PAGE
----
So your joints get more flexible, your heart gets stronger (literally and metaphorically), your lung capacity improves, you find the deep seat of peace inside yourself, you reconnect with your body, you discover deep reserves of compassion within yourself and realise that they are unbounded, you get to know yourself, you get to reconnect with others, you emerge calmer, kinder, more resilient... You might as well go and do some practice now.

"Start where you are and with what you have and watch your horizons broaden"
Julie Gudmestad, Summer 2010

Tuesday, 3 May 2011

Dealing with Strong Emotions and Yoga

There’s a popular image of a yogi as being someone who is always on an even keel, always calm, kind, balanced and even-tempered.  And while it is true that you can look through history for teachers who seem to embody these attributes (Ramana Maharishi springs to mind), and while yoga does help us to find more peace and equilibrium within, for most of us dealing with strong emotions like anger, fear, sadness and shame is part of being human.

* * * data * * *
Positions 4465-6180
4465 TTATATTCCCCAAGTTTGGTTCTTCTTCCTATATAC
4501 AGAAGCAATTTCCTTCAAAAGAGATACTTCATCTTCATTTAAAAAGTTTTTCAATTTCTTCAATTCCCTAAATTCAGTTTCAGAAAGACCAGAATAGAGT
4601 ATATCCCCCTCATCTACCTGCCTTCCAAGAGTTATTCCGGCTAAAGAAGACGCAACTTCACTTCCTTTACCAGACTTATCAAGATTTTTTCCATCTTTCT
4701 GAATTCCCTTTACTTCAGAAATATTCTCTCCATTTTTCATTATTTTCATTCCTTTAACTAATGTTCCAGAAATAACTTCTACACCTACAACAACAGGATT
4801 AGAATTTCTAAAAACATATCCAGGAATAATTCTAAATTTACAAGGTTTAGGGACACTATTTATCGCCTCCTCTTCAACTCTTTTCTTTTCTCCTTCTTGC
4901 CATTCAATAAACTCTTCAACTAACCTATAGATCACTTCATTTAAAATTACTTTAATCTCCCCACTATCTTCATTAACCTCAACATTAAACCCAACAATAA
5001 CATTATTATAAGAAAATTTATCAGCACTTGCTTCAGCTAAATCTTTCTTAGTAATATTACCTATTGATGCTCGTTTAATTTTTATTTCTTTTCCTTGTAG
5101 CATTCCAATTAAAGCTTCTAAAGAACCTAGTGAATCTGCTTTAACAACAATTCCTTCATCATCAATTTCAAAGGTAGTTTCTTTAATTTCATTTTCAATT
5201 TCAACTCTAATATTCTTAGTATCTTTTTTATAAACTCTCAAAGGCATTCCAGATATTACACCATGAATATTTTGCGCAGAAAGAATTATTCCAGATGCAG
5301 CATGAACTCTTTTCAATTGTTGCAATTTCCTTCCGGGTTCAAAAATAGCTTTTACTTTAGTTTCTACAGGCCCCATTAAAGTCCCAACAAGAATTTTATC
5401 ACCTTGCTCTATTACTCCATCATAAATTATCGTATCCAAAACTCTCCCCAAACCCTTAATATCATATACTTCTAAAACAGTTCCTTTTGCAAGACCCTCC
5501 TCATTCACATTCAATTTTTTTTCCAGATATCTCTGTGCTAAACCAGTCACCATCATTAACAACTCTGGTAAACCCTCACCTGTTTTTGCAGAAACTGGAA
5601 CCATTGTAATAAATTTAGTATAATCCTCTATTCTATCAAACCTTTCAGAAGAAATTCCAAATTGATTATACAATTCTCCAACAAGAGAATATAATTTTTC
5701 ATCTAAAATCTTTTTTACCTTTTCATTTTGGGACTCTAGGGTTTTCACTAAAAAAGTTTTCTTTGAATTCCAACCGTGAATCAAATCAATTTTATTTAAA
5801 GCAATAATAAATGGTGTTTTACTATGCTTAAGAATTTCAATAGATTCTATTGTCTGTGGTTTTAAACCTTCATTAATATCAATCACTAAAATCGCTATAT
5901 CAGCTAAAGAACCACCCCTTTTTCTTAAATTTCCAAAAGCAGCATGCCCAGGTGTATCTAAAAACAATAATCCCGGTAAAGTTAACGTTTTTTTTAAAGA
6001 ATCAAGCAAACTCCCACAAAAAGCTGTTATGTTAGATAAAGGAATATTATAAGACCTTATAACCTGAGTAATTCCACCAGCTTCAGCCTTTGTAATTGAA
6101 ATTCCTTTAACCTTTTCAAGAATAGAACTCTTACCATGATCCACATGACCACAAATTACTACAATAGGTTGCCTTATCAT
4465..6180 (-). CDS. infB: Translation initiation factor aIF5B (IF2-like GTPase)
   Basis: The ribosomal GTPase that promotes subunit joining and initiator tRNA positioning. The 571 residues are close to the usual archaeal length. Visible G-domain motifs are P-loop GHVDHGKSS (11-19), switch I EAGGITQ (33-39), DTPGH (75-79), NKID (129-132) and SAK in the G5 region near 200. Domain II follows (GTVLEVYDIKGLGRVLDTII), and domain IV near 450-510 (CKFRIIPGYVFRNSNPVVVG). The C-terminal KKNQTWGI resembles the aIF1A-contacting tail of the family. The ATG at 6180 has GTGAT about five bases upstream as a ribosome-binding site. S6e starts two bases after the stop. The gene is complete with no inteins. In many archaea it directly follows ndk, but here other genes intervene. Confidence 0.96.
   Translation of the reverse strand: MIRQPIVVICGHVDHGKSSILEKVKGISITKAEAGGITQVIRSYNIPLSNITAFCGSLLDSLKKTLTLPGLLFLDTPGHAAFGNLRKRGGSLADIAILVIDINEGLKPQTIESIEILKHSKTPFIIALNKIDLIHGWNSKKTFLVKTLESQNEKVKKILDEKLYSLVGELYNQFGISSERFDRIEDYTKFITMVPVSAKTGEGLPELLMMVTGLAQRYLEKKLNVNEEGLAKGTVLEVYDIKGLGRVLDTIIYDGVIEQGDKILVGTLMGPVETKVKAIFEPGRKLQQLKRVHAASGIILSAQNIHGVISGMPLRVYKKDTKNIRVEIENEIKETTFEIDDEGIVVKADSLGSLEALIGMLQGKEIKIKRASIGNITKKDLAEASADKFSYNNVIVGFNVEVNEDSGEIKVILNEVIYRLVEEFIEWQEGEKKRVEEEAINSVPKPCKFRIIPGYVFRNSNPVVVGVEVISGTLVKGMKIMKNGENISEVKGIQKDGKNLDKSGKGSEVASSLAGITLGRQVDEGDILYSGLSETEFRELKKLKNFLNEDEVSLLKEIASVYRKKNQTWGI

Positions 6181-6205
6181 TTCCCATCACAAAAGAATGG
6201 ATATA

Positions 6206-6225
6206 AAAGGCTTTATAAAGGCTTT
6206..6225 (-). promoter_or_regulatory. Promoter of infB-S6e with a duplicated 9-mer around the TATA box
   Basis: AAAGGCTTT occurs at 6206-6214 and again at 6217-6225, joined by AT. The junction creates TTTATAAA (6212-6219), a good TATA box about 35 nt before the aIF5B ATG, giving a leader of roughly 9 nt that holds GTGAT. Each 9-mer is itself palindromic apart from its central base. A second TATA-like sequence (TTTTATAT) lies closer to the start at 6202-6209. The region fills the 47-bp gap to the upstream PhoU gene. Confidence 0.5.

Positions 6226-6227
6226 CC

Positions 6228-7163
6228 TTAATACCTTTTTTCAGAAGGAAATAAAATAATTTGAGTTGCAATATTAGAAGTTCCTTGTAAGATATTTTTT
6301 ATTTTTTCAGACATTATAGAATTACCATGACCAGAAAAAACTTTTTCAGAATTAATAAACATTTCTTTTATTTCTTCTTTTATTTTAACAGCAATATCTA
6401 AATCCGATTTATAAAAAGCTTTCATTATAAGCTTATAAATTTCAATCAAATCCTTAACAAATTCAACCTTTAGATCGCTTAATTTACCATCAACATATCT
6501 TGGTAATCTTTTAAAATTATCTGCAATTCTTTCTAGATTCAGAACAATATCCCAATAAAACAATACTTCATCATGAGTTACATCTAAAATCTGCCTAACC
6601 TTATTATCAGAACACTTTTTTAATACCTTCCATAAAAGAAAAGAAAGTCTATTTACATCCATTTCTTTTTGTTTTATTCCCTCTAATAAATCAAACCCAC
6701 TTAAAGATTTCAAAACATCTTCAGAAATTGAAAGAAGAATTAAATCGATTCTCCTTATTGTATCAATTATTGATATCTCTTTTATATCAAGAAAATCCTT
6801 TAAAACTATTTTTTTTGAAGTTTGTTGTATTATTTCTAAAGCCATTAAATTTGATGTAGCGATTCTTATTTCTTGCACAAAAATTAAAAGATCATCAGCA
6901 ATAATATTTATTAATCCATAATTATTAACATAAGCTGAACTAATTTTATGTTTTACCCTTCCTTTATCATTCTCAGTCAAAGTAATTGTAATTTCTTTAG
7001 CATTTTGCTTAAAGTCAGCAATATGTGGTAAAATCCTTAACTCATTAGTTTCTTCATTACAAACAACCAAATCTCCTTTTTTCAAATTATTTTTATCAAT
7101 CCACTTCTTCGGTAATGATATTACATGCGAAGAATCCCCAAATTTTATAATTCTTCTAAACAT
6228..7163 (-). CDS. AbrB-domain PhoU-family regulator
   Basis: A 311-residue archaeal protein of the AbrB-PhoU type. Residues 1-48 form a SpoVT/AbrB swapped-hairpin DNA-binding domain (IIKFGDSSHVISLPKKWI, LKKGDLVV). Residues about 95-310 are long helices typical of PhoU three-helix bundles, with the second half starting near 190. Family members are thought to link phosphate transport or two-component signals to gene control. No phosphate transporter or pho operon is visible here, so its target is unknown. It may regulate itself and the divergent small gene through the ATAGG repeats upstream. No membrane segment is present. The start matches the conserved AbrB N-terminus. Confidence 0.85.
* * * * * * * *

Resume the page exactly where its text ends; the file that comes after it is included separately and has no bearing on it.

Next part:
I practice yoga every day and have done for years, but I still get angry and cross, upset and embarrassed.  I'm not accustomed to feeling fear, but when someone I love was very ill last year, I felt like I was walking on a never-ending conveyor belt with no hand-rail.  Life felt precarious, uncertain and slippery.  It was hard not to let it overwhelm me and it some moments, it did.  Am I to see this as a failure?  Or a success... I am a lot less angry, cross and upset a lot less often thanks to the lessons that my yoga practice and my teachers have taught me.  And certainly my yoga practice helped me to get through that very difficult time when my friend was ill and to support them to the best of my ability.